Interview: Simon McDonald
How have recent efforts helped to strengthen the Moroccan-UK relationship?
SIMON MCDONALD: There have been a number of efforts made by both countries to foster cooperation. The inaugural strategic dialogue between the UK and Morocco was held in 2018, which sought to deepen and strengthen collaboration across many areas. This has enabled us to work better together – on trade and economic issues, for example – and we are continuing work on a replacement for the current EU-Morocco free trade agreement. The Casablanca Stock Exchange and the London Stock Exchange are partners and will continue to work together. Casablanca Finance City has 13 UK companies registered, including Shell, and law firms DLA Piper and Clifford Chance. The model has real potential to act as a gateway to Africa.
Morocco and the UK are also historical partners in the security sector, working together to tackle a range of challenges. We will continue our efforts to ensure the development of this relationship.
What factors have given rise to the importance of building a relationship with Morocco, and how will the UK-Morocco partnership develop?
MCDONALD: As we look at the needs of the UK and the needs of Morocco, we recognise a shared interest. Brexit is going to happen, and once we are out of the EU we will focus on our national interest rather than a more generalised European interest. In that context, the UK will look to boost its relationships beyond Europe, especially with a country such as Morocco, given its market of 35m people and its geographical proximity to the UK. The kingdom already provides consumers in the UK with 60% of their sardines, 30% of their tomatoes and 25% of their soft fruit. More than 200 Moroccan firms export their products to the UK while approximately 100 UK companies are present in the African nation. Morocco has the potential to become a key international partner if it can build on its trading activity. It shows an increasing desire to diversify its relationships overseas and establish itself as a major international actor. Part of that strategy has been the growing promotion of the English language and the establishment of a number of English-speaking schools. Most Moroccans under the age of 30 are English speakers and as many as 5000 Moroccan students attend UK universities. The confluence of these factors has created the perfect environment for our relationship to grow even stronger. Cultural and sporting events have also brought both countries closer in recent years with visits in 2018 from the British showjumping team and the Oxford University Boat Club, for example. We must keep up the momentum of such cultural exchanges.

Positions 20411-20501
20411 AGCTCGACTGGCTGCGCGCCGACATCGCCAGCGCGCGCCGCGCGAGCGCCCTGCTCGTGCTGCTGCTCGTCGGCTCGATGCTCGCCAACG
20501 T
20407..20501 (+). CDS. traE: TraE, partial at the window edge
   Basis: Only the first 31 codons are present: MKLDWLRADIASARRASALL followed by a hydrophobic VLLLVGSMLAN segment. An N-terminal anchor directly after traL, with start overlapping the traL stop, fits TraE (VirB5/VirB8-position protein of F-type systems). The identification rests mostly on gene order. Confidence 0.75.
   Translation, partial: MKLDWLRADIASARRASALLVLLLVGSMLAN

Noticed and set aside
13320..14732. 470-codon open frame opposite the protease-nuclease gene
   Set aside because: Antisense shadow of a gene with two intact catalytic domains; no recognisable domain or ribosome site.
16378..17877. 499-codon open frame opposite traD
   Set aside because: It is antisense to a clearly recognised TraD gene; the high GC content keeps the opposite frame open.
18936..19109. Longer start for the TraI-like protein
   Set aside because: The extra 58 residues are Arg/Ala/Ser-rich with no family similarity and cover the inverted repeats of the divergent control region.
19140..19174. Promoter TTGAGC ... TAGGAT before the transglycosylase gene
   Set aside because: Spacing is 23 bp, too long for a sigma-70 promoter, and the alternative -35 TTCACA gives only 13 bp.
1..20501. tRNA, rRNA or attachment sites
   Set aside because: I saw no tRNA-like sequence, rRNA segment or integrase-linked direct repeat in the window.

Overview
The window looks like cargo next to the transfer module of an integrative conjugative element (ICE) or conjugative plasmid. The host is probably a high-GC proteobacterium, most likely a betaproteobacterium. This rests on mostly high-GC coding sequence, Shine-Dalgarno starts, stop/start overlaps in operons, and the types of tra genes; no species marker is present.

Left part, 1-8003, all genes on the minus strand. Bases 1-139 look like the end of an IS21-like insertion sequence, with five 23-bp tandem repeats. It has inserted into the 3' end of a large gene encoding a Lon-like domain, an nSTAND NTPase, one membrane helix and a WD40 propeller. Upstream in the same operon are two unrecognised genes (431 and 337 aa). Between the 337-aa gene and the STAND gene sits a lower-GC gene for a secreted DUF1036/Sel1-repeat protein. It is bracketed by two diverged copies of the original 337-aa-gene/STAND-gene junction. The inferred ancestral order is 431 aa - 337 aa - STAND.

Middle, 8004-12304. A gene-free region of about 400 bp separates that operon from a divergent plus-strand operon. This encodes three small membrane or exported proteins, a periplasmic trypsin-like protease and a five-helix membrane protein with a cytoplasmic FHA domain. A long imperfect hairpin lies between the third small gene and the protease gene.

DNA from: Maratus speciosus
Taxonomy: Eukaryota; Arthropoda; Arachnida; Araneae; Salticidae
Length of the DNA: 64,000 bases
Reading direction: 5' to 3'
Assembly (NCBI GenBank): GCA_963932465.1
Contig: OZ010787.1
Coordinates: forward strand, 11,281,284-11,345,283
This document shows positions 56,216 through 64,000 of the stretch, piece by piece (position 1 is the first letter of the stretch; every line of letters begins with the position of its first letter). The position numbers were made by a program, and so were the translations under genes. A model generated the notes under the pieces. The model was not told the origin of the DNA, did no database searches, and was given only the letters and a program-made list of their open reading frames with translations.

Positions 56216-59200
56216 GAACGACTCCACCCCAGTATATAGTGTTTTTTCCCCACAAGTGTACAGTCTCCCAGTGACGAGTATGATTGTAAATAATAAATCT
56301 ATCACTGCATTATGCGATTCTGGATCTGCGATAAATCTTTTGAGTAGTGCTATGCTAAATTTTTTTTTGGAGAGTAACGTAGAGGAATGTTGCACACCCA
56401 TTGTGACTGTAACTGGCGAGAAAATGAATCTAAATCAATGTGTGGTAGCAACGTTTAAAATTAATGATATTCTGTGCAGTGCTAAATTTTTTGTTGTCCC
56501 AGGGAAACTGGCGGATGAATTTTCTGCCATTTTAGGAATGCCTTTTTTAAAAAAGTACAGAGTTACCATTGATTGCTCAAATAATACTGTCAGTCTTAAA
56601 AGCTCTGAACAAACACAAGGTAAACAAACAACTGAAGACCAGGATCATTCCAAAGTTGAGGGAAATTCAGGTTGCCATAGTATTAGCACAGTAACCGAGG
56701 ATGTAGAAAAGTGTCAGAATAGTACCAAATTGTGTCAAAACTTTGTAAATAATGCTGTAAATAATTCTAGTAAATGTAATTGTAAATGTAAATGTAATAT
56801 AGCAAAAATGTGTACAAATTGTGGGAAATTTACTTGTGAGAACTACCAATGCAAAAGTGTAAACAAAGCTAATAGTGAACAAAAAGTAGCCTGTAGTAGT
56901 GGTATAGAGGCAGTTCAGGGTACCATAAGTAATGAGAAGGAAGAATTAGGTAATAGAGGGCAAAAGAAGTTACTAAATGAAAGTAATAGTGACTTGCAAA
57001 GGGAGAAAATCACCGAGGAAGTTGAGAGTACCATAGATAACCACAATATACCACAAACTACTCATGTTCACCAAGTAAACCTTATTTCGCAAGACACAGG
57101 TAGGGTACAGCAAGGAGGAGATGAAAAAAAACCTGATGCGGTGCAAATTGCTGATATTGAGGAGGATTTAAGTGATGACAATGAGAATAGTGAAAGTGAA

What Moroccan industries offer investors from the UK the greatest opportunities, and which sectors require further investment?
MCDONALD: There are certain sectors in which we do well, and others in which we are really underinvested. One of the sectors in which we do well, but could further improve, is tourism. Some 700,000 UK tourists visit Morocco every year. Morocco’s tourism offerings cover the full spectrum of the market, from boutique, top-end tourism to adventure tourism and mass tourism, so we could definitely do more in the way of increasing tourist numbers. To that end, Morocco’s Ministry of Tourism has set the goal of attracting 1m UK visitors by 2020, and the Association of British Travel Agents plans to organise its travel convention in Morocco that same year. Conversely, one of the sectors where the UK is very underinvested is automobiles. UK automobile producers are going to have to re-examine their entire supply chain, which for the moment is largely sourced in Europe and is more expensive than many other alternatives. We will begin analysing those alternatives, and Morocco is likely to be a strong candidate. The country is uniquely positioned thanks to its already well-established automobile industry.
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